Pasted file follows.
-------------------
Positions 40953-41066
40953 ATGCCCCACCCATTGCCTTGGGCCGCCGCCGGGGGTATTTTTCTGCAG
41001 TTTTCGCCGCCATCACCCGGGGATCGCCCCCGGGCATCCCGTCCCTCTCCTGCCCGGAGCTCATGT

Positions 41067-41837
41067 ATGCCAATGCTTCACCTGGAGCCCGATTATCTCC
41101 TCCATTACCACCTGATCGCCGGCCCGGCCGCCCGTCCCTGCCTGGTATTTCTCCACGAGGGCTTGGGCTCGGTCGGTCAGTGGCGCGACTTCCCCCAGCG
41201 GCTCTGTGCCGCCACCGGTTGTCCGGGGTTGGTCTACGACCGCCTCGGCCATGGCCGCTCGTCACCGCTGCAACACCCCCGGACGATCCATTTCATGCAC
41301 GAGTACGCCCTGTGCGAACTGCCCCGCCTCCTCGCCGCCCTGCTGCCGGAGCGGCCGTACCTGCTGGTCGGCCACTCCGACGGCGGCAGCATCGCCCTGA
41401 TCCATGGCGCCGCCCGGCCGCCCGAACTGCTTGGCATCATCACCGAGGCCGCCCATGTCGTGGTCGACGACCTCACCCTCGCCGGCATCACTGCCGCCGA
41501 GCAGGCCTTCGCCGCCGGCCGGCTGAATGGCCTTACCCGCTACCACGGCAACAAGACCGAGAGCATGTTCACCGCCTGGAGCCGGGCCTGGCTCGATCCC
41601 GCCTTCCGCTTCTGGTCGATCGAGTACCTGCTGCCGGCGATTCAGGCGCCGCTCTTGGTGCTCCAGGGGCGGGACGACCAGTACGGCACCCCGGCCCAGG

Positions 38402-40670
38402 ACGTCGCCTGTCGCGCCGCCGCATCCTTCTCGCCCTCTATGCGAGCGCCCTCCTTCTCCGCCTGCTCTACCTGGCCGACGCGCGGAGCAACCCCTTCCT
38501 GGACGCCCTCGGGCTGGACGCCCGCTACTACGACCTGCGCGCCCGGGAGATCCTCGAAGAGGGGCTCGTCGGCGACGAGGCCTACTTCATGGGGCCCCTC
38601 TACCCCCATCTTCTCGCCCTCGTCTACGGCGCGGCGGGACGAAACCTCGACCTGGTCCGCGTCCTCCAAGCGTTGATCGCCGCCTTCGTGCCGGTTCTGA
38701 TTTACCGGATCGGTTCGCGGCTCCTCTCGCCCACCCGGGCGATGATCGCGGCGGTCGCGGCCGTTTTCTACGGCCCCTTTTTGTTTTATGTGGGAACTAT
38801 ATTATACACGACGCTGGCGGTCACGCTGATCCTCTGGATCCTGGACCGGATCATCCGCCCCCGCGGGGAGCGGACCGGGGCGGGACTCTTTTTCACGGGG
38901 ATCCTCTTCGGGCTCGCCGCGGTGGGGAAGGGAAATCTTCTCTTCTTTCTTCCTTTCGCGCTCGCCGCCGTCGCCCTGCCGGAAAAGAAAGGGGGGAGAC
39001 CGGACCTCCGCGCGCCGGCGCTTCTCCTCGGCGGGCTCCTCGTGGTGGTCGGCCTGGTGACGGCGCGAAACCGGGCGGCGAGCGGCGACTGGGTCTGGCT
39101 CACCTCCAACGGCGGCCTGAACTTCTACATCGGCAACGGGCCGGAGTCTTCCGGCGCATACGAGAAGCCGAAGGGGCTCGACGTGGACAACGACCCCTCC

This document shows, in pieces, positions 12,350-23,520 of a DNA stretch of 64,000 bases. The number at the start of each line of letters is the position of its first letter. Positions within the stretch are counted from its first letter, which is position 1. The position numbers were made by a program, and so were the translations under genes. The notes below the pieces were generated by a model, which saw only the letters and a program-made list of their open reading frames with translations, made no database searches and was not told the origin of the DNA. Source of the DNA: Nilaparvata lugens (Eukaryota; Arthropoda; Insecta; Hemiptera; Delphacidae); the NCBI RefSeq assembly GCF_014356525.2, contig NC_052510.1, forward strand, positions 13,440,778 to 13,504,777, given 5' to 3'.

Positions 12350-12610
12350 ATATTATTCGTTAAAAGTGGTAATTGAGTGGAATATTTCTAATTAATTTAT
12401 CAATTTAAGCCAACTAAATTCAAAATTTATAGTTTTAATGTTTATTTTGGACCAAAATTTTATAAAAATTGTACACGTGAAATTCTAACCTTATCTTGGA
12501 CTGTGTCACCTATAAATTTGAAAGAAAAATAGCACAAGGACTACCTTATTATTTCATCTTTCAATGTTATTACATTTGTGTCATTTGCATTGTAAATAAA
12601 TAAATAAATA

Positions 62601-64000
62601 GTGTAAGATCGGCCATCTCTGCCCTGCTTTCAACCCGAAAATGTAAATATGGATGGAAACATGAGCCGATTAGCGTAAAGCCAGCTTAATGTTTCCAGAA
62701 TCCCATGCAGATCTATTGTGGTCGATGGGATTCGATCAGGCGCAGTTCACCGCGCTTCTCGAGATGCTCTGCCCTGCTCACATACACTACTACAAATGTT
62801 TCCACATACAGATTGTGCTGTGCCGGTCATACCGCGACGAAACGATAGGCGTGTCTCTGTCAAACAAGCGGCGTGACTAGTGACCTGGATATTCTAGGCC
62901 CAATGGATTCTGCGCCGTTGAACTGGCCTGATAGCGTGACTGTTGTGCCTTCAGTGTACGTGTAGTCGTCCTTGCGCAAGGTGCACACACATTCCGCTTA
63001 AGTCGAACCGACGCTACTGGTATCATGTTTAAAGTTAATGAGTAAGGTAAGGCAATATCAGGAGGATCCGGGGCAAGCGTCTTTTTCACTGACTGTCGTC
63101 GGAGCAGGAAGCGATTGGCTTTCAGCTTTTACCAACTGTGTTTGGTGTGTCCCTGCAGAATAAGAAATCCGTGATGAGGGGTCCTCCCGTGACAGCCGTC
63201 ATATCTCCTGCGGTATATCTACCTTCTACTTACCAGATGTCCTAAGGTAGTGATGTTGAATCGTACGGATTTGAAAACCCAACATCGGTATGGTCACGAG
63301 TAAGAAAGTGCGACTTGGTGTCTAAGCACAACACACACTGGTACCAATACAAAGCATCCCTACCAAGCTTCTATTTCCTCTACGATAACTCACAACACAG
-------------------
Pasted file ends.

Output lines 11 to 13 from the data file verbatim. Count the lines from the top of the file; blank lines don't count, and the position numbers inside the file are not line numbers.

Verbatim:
41601 GCCTTCCGCTTCTGGTCGATCGAGTACCTGCTGCCGGCGATTCAGGCGCCGCTCTTGGTGCTCCAGGGGCGGGACGACCAGTACGGCACCCCGGCCCAGG

Positions 38402-40670
38402 ACGTCGCCTGTCGCGCCGCCGCATCCTTCTCGCCCTCTATGCGAGCGCCCTCCTTCTCCGCCTGCTCTACCTGGCCGACGCGCGGAGCAACCCCTTCCT